﻿ Basic Arithmetic With Matrices
BASIC ARITHMETIC WITH MATRICES
by Dr. Carol JVF Burns (website creator)
Follow along with the highlighted text while you listen!

Whenever you get a new mathematical object (like matrices),
it's important to develop tools to work with the new object.

In this exercise, you'll learn how to do basic arithmetic operations with matrices:
adding, subtracting, and multiplying by a constant.

Matrices can only be added or subtracted when they have the same size.
In this situation, you just add/subtract the corresponding entries.

For example, $$\cssId{s11}{\begin{bmatrix} -2 & 1\cr 0 & 3 \end{bmatrix}} \cssId{s12}{+} \cssId{s13}{\begin{bmatrix} 5 & -4\cr 6 & -7 \end{bmatrix}} \cssId{s14}{=} \cssId{s15}{\begin{bmatrix} -2+5 & 1+(-4)\cr 0+6 & 3+(-7) \end{bmatrix}} \cssId{s16}{=} \cssId{s17}{\begin{bmatrix} 3 & -3\cr 6 & -4 \end{bmatrix}}$$ $$\cssId{s18}{\begin{bmatrix} -2 & 1\cr 0 & 3 \end{bmatrix}} \cssId{s19}{-} \cssId{s20}{\begin{bmatrix} 5 & -4\cr 6 & -7 \end{bmatrix}} \cssId{s21}{=} \cssId{s22}{\begin{bmatrix} -2-5 & 1-(-4)\cr 0-6 & 3-(-7) \end{bmatrix}} \cssId{s23}{=} \cssId{s24}{\begin{bmatrix} -7 & 5\cr -6 & 10 \end{bmatrix}}$$

Precisely, we have:

Suppose matrices $\,A\,$ and $\,B\,$ have the same size.

Then, the sum $\,S=A+B\,$ is defined by: $$\cssId{s30}{s_{ij} = a_{ij} + b_{ij}}$$ The difference $\,D=A-B\,$ is defined by: $$\cssId{s32}{d_{ij} = a_{ij} - b_{ij}}$$ In particular, matrices with different sizes cannot be added or subtracted.

WolframAlpha uses braces $\,\{\ \}\,$ to input matrices, not brackets $\,[\ ]\,$.
Then, it displays the matrices (so you can verify your input) using parentheses $\,(\ )\,$.
Get used to this—different academic disciplines and different environments often use different notation.

The screenshot below shows how to input matrices at wolframalpha.com.
Each row also goes inside a pair of braces $\,\{\ \}\,$, with elements separated by commas, like this:   $\,\cssId{s45}{\{-2,1\}}\,$
The rows themselves are also separated by commas, like this:   $\,\cssId{s47}{\{-2,1\}}\ \cssId{s48}{\ ,\ } \cssId{s49}{\{0,3\}}\,$
The entire matrix is enclosed within a pair of braces, like this:   $\,\ \cssId{s51}{\{}\ \cssId{s52}{\{-2,1\}}\cssId{s53}{\ ,\ }\cssId{s54}{\{0,3\}}\ \cssId{s55}{\}}\,$
If you want, cut-and-paste the following input to WolframAlpha to duplicate what you see in the image below:
{ {-2,1} , {0,3} } + { {5,-4} , {6,-7} }

Multiplying a Matrix by a Constant

It is equally easy to multiply a matrix by a constant; each entry gets multiplied by the constant.

For example, $$\cssId{s62}{7} \cssId{s63}{\begin{bmatrix} -2 & 1\cr 0 & 3 \end{bmatrix}} \cssId{s64}{=} \cssId{s65}{\begin{bmatrix} 7(-2) & 7(1)\cr 7(0) & 7(3) \end{bmatrix}} \cssId{s66}{=} \cssId{s67}{\begin{bmatrix} -14 & 7\cr 0 & 21 \end{bmatrix}}$$

Precisely, we have:

DEFINITION multiplying a matrix by a constant
Let $\,M\,$ be a matrix, with members $\,m_{ij}\,$.
Let $\,k\,$ be a real number.

Then, the new matrix $\,kM\,$ has the same size as $\,M\,$;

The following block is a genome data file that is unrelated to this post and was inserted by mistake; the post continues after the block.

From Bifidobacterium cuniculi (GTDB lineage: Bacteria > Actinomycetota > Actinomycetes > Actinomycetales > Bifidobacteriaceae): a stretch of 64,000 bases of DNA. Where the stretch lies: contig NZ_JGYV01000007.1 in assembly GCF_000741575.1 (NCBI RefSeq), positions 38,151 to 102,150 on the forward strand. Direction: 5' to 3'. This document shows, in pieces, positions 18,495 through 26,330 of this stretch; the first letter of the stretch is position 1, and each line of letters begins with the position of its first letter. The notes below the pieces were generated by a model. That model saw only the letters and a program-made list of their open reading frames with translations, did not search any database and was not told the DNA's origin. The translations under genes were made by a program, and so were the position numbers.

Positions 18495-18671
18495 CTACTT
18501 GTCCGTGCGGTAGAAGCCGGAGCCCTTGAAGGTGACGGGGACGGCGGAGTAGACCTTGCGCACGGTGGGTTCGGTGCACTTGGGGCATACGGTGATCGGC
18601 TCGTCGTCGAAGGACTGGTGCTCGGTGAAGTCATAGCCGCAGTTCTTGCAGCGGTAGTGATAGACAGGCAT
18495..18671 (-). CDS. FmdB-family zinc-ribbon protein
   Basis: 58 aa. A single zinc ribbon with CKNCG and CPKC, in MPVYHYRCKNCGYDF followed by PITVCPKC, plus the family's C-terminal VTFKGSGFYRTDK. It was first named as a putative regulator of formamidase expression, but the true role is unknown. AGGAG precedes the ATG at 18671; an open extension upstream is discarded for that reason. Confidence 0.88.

the member in row $\,i\,$ and column $\,j\,$ of $\ kM\$ is $\ k\,m_{ij}\$.

Note: The real number multiplier is often called a constant or a scalar.

When working with matrices, it's important to distinguish between the real number $\,0\,$ and a zero matrix.
To help with this distinction, we define $\,0_{m\times n}\,$ (zero, with a subscript of $\,m\times n\,$)
to mean the zero matrix of size $\,m\times n\,$.

You can read $\,0_{m\times n}\,$ aloud as ‘the $\,m\,$ by $\,n\,$ zero matrix’.

Thus, if $\,A\,$ is a $\,2\times 3\,$ matrix, then: $$\cssId{s90}{A-A} \cssId{s91}{=} \cssId{s92}{0_{2\times 3}}$$ Or, if $\,A\,$ is a $\,p\times q\,$ matrix, then: $$\cssId{s94}{0A} \cssId{s95}{=} \cssId{s96}{0_{p\times q}}$$

Be aware that many advanced textbooks write simple things like $\,A-A=0,\,$
knowing that the audience has enough mathematical maturity to realize that the zero is really the zero matrix with the same size as $\,A\,$.
However, in this exercise, we will be careful to distinguish between the real number zero, and a zero matrix.

EXAMPLES:
Let   $A = \left[ \begin{smallmatrix} 2 & -1\cr 0 & 3\end{smallmatrix} \right] \,$,   $B = \left[ \begin{smallmatrix} -3 & -5\cr 1 & 0\end{smallmatrix} \right] \,$,   and   $C = \left[ \begin{smallmatrix} 0 & 1 & 1\cr 2 & -1 & 0\end{smallmatrix} \right] \,$.

Then,

\begin{align} \cssId{s109}{A+2B} &\cssId{s110}{=} \cssId{s111}{\begin{bmatrix} 2 & -1\cr 0 & 3 \end{bmatrix}} \cssId{s112}{+} \cssId{s113}{2} \cssId{s114}{\begin{bmatrix} -3 & -5\cr 1 & 0 \end{bmatrix}} \cr\cr &\cssId{s115}{=} \cssId{s116}{\begin{bmatrix} 2 & -1\cr 0 & 3 \end{bmatrix}} \cssId{s117}{+} \cssId{s118}{\begin{bmatrix} -6 & -10\cr 2 & 0 \end{bmatrix}} \cr\cr &\cssId{s119}{=} \cssId{s120}{\begin{bmatrix} -4 & -11\cr 2 & 3 \end{bmatrix}} \end{align}

As a second example, $\,A+C\,$ is not defined, since $\,A\,$ and $\,C\,$ have different sizes.
Master the ideas from this section

When you're done practicing, move on to:
Multiplying Matrices

PROBLEM TYPES:
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AVAILABLE MASTERED IN PROGRESS
 (MAX is 21; there are 21 different problem types.)